# Bernoulli's Equation for flow of gas and changing area

My task is to determine the size of piping needed in a system. In this system, hydrogen gas flows horizontally in a $\frac{3}{4}\,\mathrm{inch}$ pipe and into a vertical pipe of a larger diameter. My constraint is that the velocity of the hydrogen cannot exceed $1\,\mathrm{m/s}$ once it expands and goes up the vertical tube.

|
| (2)
|
|__________________ (1) <- Hydrogen Gas


The pressure in the horizontal tubing at 1 is $2\,\mathrm{psig}$ and the pressure in the vertical tubing 2 is $0\,\mathrm{psig}$ (open to atmosphere).

The 2 equations I attempted to use were:

1. Bernoulli's equation:$$\frac{P_1}{\rho} + \frac{1}{2} V_1^2 + gh_1 = \frac{P_2}{\rho} + \frac{1}{2} V_2^2 + gh_2$$

2. equation of continuity:$$\rho_1A_1V_1 = \rho_2A_2V_2$$

Using Bernoulli's equation, I receive a very large negative root or a velocity of about ~550m/s in section 1 which seems very ridiculous. Is there a better suited equation for this application? The goal is to determine the size of piping needed for section 2.

• Psig is psi gauge, it is in reference to atmospheric pressure. Because the tube reads 2 psig, it is 2 psi above atmospheric pressure. – AkzoNorman Sep 24 '15 at 14:35
• @AkzoNorman: Bernoulli's equation is only applicable to imcompressible fluids, not gases. Have a look at this: en.wikipedia.org/wiki/… – Gert Sep 24 '15 at 15:55
• @Gert Most gases at low Mach numbers can be modeled as incompressible. Moving at 1 m/s is most decidedly low Mach and so it is not an issue to model this as an incompressible fluid (and note -- fluid means liquid, gas, or plasma). – tpg2114 Sep 24 '15 at 15:56
• @AkzoNorman Have you ever heard of choked nozzles? Your very large velocity would indicate that the incoming pipe has to have supersonic flow to meet your maximum velocity in the much larger pipe. This is pretty common in experimental setups. – tpg2114 Sep 24 '15 at 15:58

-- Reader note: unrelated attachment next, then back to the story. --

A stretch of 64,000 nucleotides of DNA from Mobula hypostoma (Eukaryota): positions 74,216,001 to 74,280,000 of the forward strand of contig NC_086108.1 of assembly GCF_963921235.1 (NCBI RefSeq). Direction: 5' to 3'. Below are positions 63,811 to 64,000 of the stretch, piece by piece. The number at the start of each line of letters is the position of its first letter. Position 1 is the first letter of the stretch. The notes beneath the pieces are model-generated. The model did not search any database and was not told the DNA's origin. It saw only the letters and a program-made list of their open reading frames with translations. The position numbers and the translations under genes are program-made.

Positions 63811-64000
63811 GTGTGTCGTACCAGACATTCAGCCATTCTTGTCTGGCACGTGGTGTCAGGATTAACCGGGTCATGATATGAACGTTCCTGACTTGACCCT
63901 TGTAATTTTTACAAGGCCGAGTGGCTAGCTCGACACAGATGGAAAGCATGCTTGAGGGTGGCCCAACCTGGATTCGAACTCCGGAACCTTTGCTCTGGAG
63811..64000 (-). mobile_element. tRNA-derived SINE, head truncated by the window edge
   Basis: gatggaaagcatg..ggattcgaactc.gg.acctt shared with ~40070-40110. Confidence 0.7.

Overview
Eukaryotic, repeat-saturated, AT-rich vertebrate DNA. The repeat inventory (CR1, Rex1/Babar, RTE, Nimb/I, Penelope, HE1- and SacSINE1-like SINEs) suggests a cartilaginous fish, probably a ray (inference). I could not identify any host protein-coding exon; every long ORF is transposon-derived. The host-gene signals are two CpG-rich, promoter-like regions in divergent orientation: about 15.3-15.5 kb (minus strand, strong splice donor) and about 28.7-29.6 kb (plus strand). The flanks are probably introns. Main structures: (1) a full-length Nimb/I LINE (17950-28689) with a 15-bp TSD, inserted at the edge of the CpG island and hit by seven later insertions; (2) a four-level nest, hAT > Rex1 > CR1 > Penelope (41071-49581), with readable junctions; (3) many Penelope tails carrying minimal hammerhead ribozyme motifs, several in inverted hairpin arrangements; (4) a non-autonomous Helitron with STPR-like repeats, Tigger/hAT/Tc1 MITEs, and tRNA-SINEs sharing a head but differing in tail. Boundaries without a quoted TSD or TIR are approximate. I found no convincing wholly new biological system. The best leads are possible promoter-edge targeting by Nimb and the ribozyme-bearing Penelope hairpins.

• I have heard of choked nozzles but have not done any real work or calculations with them. Is the large number I am getting the actual velocity needed for 1 m/s maximum velocity in the larger pipe or am I applying the wrong equation to this scenario? (I used Bernoulli's still because it was a very low velocity) – AkzoNorman Sep 24 '15 at 16:06

$$u_2 = \frac{q_2}{A} = \frac{(p_1 - p_2)R^2}{8 \mu_{av} L} \frac{z_2(p_1+p_2)}{2z_{av}p_2}$$
where $\frac{z_2(p_1+p_2)}{2z_{av}p_2}$ is a correction factor that accounts for the gradual expansion of the gas when going from the high pressure inlet to the low pressure outlet. See this link for the compressibility correction factor derivation: http://oaktrust.library.tamu.edu/bitstream/handle/1969.1/ETD-TAMU-2010-12-8739/LING-DISSERTATION.pdf. view pages 26 through 34 (of 243).
Fig. 2 shows the modulus of the current velocity (left), the maximum output velocity depending on time and the distribution $$p+\frac {1}{2}\rho \vec {v}^2$$ at the last moment. It can be seen that the Bernoulli integral is not conserved due to the large density and pressure gradient in the thin pipe.